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Tuesday, April 12, 2016

Go to Zero

Last week I went to Crafted: Stories over Coffee at Coffee Park Arts. What an amazing evening. Part way through, I thought, "I feel like I'm in church." Half an hour later Lynn Rhoades spoke those very words aloud.

Why? Because the performances were coming directly from the soul, and speaking directly to our souls.

Danny Dockery's song, "Kiss Me like You Don't Know Me," prompted Bob Moyer, the MC, to say, "You're talking about everyone's life in that song." The words can seem trite written here, but Danny was singing from a lost love. I had just lost a long-ago love, and was healed by the realization that I was not alone. Everyone in the room had lost a love, and Danny was singing his loss on our behalf.

Willie Holmes talked about the need to "go to zero" when he was learning to perform. That he had to give up all his preconceived notions about other performers that were successful and popular. He had to begin at zero, with who he was because of his singular experience of life.

Tommy Priest, who had organized the event, said he didn't want to use the word "perform" for what we'd just experienced. "You were engaging us, not performing for us."

I used to call what I teach "Performance," until performance became an academic discipline and went in an entirely different direction. For want of a better term, I now have "Stage Presence" on my business cards. "Presence" is the key word. Being fully present is the only way we can engage with others, whether on stage or off.

 


Tuesday, March 22, 2016

The Creative Spirit

I gave a DEAC talk,"We Can all Sing," at the Wake Forest University "Aging Re-Imagined" Symposium Friday and learned a few new things about public speaking in the process.

Writing vs. Speaking
I wrote a condensation of my talk when I applied to give the talk. After I learned that I'd been accepted, I kept writing. And writing. But stopped about 2 weeks before my talk because I realized that, when I practiced, I was trying to remember those lovely phrases I'd used in my writing. They were too formal, not the conversational style I wanted.  I also realized that if I kept forgetting one point or another, then some part of me was telling me to leave it out.

When we write we have to choose words that convey our meaning without our physical presence, our body language and tone of voice. And then there are all those grammar rules that have become second nature when we write, but exist only to help the reader and sound stilted when we use them in conversation. Or when we write dialog, for that matter.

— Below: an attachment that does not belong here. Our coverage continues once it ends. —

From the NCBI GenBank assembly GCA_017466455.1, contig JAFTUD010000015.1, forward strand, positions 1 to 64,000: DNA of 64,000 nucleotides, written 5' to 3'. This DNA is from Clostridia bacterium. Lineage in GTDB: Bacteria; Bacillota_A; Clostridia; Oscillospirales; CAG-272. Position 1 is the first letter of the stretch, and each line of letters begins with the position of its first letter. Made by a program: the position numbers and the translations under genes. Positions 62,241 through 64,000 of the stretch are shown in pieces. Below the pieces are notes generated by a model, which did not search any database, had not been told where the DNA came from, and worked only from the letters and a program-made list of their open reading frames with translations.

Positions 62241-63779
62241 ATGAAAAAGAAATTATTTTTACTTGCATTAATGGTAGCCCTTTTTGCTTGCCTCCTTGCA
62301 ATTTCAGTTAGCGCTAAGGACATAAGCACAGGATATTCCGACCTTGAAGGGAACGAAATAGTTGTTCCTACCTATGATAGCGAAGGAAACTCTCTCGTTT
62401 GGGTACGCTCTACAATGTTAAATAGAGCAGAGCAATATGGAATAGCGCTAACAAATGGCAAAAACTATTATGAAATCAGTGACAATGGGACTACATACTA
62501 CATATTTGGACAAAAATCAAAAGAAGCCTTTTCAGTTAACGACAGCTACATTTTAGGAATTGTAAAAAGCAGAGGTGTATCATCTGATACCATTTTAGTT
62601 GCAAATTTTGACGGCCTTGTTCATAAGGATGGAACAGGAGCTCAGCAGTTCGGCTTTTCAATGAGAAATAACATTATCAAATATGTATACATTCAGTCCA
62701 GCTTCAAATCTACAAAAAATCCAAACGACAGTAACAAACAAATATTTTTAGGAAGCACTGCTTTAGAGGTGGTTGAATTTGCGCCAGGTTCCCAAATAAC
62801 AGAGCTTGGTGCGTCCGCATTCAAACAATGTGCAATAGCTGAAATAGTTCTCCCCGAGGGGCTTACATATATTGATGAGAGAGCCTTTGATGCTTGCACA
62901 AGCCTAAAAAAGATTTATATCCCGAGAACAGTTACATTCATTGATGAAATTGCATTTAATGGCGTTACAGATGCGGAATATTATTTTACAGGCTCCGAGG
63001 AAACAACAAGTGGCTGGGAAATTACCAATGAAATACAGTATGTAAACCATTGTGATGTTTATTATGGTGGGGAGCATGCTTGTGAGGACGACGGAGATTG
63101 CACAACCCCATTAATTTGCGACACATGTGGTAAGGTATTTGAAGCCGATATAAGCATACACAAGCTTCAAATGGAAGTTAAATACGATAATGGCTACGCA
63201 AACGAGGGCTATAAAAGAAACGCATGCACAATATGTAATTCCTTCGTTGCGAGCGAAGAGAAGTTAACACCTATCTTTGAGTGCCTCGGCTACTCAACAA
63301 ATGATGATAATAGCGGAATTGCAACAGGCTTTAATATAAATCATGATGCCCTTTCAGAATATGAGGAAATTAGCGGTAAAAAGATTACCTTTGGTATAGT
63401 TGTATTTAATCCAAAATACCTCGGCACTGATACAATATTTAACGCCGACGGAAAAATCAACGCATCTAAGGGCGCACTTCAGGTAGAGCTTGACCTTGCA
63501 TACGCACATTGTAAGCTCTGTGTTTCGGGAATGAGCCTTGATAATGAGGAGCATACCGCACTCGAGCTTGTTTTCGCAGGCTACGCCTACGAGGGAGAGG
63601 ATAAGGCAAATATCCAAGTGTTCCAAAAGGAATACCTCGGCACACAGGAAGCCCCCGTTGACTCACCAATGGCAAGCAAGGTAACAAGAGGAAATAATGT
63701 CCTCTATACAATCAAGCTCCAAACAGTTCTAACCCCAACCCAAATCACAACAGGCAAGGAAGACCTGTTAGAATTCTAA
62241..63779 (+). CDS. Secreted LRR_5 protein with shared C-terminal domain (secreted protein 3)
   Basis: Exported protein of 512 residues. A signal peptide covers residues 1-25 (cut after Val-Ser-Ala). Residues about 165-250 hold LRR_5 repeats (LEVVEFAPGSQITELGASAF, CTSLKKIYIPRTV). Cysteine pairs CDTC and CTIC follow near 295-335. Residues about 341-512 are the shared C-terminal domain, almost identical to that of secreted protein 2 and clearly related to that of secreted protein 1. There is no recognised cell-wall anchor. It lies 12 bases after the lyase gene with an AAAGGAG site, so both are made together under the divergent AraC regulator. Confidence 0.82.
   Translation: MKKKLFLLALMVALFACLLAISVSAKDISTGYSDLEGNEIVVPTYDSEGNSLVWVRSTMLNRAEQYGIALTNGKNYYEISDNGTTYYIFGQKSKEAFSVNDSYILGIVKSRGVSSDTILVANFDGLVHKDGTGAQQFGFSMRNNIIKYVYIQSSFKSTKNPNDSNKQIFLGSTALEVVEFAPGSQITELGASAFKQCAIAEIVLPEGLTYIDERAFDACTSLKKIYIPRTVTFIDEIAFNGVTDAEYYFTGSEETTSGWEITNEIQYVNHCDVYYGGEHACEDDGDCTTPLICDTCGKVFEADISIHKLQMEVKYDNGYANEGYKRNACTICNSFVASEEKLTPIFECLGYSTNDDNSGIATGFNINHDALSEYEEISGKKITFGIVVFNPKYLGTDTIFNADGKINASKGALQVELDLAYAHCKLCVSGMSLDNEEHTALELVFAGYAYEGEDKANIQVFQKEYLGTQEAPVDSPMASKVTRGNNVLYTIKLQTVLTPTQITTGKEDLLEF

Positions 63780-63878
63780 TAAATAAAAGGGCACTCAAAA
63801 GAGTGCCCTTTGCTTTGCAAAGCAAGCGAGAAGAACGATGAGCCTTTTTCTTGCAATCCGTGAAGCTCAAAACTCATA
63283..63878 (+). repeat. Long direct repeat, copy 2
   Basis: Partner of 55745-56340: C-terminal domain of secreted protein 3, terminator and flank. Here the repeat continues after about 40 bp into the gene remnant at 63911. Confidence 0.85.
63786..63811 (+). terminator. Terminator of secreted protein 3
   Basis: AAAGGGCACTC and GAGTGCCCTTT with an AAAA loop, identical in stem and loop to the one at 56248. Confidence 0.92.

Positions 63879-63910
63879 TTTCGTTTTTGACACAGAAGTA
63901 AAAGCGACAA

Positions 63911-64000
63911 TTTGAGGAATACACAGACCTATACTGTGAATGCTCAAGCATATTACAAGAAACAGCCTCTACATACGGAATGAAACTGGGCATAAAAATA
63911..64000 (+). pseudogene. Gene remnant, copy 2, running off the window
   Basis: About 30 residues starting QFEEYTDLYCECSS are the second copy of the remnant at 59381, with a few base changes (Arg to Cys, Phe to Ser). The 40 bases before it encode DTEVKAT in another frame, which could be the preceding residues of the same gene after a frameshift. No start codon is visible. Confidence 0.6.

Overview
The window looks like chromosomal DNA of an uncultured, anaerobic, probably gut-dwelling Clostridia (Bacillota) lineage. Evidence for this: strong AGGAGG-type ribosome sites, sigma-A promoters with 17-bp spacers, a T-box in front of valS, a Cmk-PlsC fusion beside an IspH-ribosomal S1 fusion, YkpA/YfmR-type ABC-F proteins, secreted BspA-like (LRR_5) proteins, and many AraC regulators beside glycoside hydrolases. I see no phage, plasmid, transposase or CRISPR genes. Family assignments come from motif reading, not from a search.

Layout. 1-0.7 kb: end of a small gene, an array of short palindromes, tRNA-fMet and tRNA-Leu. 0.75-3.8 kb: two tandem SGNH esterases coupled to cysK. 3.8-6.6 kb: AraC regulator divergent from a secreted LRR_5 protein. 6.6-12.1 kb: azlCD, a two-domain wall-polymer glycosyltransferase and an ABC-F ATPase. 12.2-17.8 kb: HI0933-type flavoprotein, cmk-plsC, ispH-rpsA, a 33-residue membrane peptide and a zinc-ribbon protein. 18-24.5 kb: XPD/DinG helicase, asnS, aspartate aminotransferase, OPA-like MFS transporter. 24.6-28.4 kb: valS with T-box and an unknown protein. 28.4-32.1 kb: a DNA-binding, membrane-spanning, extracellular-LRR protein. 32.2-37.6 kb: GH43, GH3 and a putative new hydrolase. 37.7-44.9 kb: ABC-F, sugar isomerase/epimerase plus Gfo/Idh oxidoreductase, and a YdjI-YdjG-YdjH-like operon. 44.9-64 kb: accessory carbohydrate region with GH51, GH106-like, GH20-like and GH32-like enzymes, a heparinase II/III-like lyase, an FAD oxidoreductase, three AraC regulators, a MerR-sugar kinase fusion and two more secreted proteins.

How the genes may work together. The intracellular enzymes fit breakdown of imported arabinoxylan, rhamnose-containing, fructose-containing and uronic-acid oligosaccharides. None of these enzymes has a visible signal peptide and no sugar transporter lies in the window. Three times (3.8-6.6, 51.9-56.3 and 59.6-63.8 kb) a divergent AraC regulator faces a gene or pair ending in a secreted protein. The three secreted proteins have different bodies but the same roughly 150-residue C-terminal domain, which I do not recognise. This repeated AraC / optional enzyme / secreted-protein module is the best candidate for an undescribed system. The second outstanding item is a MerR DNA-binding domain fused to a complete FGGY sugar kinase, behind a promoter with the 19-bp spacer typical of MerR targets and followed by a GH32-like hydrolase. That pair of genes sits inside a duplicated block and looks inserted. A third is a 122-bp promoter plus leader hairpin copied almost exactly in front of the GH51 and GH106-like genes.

Self-Identification
When I coach singer/songwriters, we discuss "patter" at some point—the talking between songs that is often part of that type of performance. We talk about how much and what they want to reveal about their personal lives, and how much and what their audiences want to know.

My writing critique group kept telling me I had to include myself and my achievements during the talk. My army son told me that he often hears that after one of his presentations has gone well—"Why didn't you say anything about your expertise, your background?" I tried, up until midnight the night before my talk. I practiced inserting an anecdote about myself here, or another there. Even one about my adopted grandchildren. Nothing worked. So, again, I realized that references to myself was not the direction I wanted to go at all. That's not who I am.

It's taken me a couple of days to recognize that my personal style of speaking involves a lot of facial expression, a lot of body movement, and that's what conveys who I am. During the talk itself, I felt my hips wriggle when I described the metamorphosis of a singer. Heard myself saying, "Phish," with a wave of my hand when I dismissed a common assumption about singing. I teared up during my last anecdote. I'd never practiced any of this. They were a complete surprise. Which leads me to

Going with the Flow
For a couple of days after the talk, I worried that I couldn't remember much of what I'd said (and of course I no longer had a written record of what I intended to say). My army son says the same thing happens to him after a good presentation. I've studied and taught Flow for decades, but I've never considered that not remembering the details of a Flow experience may be one of its characteristics. The overall experience, yes, but only a few moments here and there.

My central theme was the creative spirit, a subject that I'm passionate about. I had decided against speculating that perhaps the creative spirit could be called the soul. Not for that audience, I thought. Yet I heard it come out of my mouth, and felt no pushback in response. I hadn't expected laughter, but heard it often from the audience. Even heard a compassionate groan at one point. Meredith Holladay told me afterwards that she cried twice during my talk. None of these affects had been intentional on my part.

One statement I made that I do remember is that I believe the creative spirit is secondary only to the drive to survive. Intentions, of which I had many, are mental concepts. The creative spirit, however, uses all of us—body, emotions, and mind. When we allow the creative spirit to take over, to override our intentions, as I evidently did at many points during the process, then we're in Flow.


Tuesday, March 8, 2016

Believing with your Body